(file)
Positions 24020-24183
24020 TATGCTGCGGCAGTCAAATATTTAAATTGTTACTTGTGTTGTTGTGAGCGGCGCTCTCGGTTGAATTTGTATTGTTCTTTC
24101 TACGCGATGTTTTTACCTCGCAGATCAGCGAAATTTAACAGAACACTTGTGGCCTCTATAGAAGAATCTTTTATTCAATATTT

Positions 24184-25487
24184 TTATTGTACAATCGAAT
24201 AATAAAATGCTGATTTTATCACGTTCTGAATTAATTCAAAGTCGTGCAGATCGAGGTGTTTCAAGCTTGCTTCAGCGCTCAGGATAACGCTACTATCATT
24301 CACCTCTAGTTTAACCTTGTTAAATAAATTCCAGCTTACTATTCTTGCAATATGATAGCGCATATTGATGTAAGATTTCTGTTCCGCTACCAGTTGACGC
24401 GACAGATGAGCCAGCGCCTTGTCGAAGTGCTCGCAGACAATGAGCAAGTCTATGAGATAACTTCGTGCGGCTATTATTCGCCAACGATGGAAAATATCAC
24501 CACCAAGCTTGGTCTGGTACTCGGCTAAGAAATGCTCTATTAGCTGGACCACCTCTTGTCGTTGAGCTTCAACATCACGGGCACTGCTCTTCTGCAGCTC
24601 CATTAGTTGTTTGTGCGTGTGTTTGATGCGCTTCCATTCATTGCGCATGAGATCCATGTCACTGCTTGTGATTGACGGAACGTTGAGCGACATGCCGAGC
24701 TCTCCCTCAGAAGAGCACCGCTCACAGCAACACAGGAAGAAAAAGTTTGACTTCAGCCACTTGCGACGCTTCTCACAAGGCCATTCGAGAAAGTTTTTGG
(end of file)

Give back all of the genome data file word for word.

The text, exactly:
Positions 24020-24183
24020 TATGCTGCGGCAGTCAAATATTTAAATTGTTACTTGTGTTGTTGTGAGCGGCGCTCTCGGTTGAATTTGTATTGTTCTTTC
24101 TACGCGATGTTTTTACCTCGCAGATCAGCGAAATTTAACAGAACACTTGTGGCCTCTATAGAAGAATCTTTTATTCAATATTT

Positions 24184-25487
24184 TTATTGTACAATCGAAT
24201 AATAAAATGCTGATTTTATCACGTTCTGAATTAATTCAAAGTCGTGCAGATCGAGGTGTTTCAAGCTTGCTTCAGCGCTCAGGATAACGCTACTATCATT
24301 CACCTCTAGTTTAACCTTGTTAAATAAATTCCAGCTTACTATTCTTGCAATATGATAGCGCATATTGATGTAAGATTTCTGTTCCGCTACCAGTTGACGC
24401 GACAGATGAGCCAGCGCCTTGTCGAAGTGCTCGCAGACAATGAGCAAGTCTATGAGATAACTTCGTGCGGCTATTATTCGCCAACGATGGAAAATATCAC
24501 CACCAAGCTTGGTCTGGTACTCGGCTAAGAAATGCTCTATTAGCTGGACCACCTCTTGTCGTTGAGCTTCAACATCACGGGCACTGCTCTTCTGCAGCTC
24601 CATTAGTTGTTTGTGCGTGTGTTTGATGCGCTTCCATTCATTGCGCATGAGATCCATGTCACTGCTTGTGATTGACGGAACGTTGAGCGACATGCCGAGC
24701 TCTCCCTCAGAAGAGCACCGCTCACAGCAACACAGGAAGAAAAAGTTTGACTTCAGCCACTTGCGACGCTTCTCACAAGGCCATTCGAGAAAGTTTTTGG